International Women’s Day 2020 – Celebrating a Long Island Environmentalist

On March 8th each year, the world celebrates “International Women’s Day.” Today we celebrate the achievements of women and take action for equality.

This year’s theme is, “I am Generation Equality: Realizing Women’s Rights.”

From the mother of the environmental movement, Rachel Carlson, to Jane Goodall, Sylvia Earle, Lois Gibbs, Greta Thunberg and more – we applaud the contributions that women have made towards the preservation of our natural environment.

One Long Island woman who comes to mind in celebration of today is Grace E. Barstow Murphy (1888-1975). Not only was she an advocate for the natural world who believed in preservation, conservation, and clean water for all, but Murphy was also a gardener who believed in letting the “wild things” grow, such as milkweed, which is an important food source for many of Long Island’s pollinators, like the monarch butterfly.

Grace Barstow Murphy, c. 1950. Courtesy of Robert Cushman Murphy Collection, Box 24, Special Collections and University Archives, Stony Brook University Libraries

Grace E. Barstow Murphy was also a conservationist and a political activist. Murphy was amongst several other women who made efforts to acquire preserves and sanctuaries for Long Island’s Nature Conservancy, for the purpose of “the preservation of natural areas on Long Island as living museums for the future.” In light of this year’s theme, it’s important to note that Murphy was a leading woman in organizing the “Women United for Long Island” group in order to “further the cause of conservation and public opinion to conserve the natural resources and beauty of Long Island.”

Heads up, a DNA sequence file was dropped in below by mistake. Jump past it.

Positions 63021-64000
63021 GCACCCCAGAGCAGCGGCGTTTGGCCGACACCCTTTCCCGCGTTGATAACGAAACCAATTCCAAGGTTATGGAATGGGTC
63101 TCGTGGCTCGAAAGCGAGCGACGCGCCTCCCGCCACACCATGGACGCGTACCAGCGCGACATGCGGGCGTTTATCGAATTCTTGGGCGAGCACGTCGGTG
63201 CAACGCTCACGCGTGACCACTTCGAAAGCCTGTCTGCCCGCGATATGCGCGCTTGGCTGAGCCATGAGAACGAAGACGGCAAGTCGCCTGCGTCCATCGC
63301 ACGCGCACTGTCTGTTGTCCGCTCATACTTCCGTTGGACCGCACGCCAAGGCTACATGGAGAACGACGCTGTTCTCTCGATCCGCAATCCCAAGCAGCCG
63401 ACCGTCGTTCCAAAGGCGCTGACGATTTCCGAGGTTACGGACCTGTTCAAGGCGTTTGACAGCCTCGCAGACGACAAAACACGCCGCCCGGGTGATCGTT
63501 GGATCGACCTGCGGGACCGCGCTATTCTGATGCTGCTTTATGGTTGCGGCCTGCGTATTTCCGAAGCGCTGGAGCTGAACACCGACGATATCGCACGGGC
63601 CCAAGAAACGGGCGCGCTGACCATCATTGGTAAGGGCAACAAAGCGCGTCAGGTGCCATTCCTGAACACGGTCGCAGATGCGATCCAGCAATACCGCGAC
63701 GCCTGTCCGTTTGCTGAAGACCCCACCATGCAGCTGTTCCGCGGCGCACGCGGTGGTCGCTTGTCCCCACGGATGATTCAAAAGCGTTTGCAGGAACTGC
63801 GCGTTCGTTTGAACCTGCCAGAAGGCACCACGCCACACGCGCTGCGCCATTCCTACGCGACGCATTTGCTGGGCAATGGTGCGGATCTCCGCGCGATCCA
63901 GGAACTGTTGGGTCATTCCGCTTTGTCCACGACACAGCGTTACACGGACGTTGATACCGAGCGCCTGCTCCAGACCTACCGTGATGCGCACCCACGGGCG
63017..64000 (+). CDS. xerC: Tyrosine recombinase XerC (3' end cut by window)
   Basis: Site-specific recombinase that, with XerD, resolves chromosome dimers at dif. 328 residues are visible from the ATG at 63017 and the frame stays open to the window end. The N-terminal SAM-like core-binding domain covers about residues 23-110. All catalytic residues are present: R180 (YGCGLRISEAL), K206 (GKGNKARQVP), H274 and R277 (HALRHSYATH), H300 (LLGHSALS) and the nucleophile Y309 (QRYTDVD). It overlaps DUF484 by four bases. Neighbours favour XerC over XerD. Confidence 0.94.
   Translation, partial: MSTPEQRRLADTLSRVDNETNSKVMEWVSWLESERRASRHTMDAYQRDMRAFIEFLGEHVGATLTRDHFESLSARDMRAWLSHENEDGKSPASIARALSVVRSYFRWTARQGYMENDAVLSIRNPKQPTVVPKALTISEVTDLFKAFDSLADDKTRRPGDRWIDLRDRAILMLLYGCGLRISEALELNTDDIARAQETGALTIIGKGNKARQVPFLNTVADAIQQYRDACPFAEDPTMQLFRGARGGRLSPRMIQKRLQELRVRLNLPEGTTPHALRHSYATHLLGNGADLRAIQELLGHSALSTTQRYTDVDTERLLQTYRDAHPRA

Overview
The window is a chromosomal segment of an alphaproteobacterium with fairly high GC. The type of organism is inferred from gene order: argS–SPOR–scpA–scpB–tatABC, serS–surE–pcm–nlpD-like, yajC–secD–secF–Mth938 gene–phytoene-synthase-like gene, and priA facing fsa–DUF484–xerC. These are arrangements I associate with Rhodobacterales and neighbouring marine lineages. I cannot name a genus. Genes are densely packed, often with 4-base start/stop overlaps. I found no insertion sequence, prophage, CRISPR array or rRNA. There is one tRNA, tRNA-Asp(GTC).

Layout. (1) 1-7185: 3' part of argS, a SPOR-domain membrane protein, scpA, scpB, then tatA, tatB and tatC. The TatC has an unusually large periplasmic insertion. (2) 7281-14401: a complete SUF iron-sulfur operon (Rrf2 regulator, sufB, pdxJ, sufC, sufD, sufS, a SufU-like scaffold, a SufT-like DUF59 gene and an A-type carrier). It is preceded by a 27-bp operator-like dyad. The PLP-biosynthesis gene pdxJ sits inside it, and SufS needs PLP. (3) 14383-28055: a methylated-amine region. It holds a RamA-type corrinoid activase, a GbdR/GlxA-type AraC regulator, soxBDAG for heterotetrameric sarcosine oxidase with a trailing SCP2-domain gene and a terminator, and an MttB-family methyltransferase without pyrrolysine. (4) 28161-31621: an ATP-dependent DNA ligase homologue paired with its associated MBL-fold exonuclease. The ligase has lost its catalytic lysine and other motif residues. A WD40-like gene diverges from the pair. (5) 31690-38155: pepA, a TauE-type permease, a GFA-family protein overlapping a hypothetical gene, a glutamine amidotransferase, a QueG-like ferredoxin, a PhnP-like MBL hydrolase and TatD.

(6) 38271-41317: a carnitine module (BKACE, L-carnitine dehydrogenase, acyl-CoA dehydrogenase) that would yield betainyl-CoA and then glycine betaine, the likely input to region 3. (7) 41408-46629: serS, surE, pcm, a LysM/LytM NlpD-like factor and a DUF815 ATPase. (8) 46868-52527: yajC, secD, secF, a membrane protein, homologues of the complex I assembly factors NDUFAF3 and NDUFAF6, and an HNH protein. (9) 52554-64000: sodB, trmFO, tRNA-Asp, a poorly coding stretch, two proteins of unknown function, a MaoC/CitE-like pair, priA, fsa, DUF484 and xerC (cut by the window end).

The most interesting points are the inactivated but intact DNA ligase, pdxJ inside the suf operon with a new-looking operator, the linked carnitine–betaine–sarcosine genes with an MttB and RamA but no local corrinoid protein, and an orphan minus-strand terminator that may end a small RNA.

She was an exceptional woman of her time and a woman that all can learn from even more so today. Murphy was a true advocate for the natural world, but she was not alone in the fight. She was amongst many other Long Island women who fought to preserve nature and the environment.    

Grace and Robert Cushman Murphy (undated). Courtesy Robert Cushman Murphy Collection, Box 24, Special Collections, Stony Brook University Libraries.

Grace Murphy was the beloved wife of Robert Cushman Murphy, whom the Suffolk County Park in Manorville was named after. Grace often joined Robert on his expeditions around the world, studying the natural environment. She helped him catalog and ship many specimens for collections at the American Museum of Natural History.

Directions to Robert Cushman Murphy County Park:
Long Island Expressway (Route 495) to exit 70; CR 111 south to Halsey Manor Road; left turn at Halsey Manor Road; follow north, across the Long Island Expressway and railroad tracks. Halsey Manor Road becomes Conneticut Avenue once railroad tracks have been crossed. Follow Conneticut Avenue north to River Road. Make left turn at River Road and make next left turn at Old River Road. Follow Old River Road to the first entrance on your right (north side of the road).

Grace E. Barstow Murphy deserves recognition in her own right, which is why we are celebrating her today!

More information on Grace E. Barstow Murphy and other notable Long Island women who fought for the preservation of nature and the environment can be found by clicking on the following link:

By: Claire J Moran, Long Island Pine Barrens Society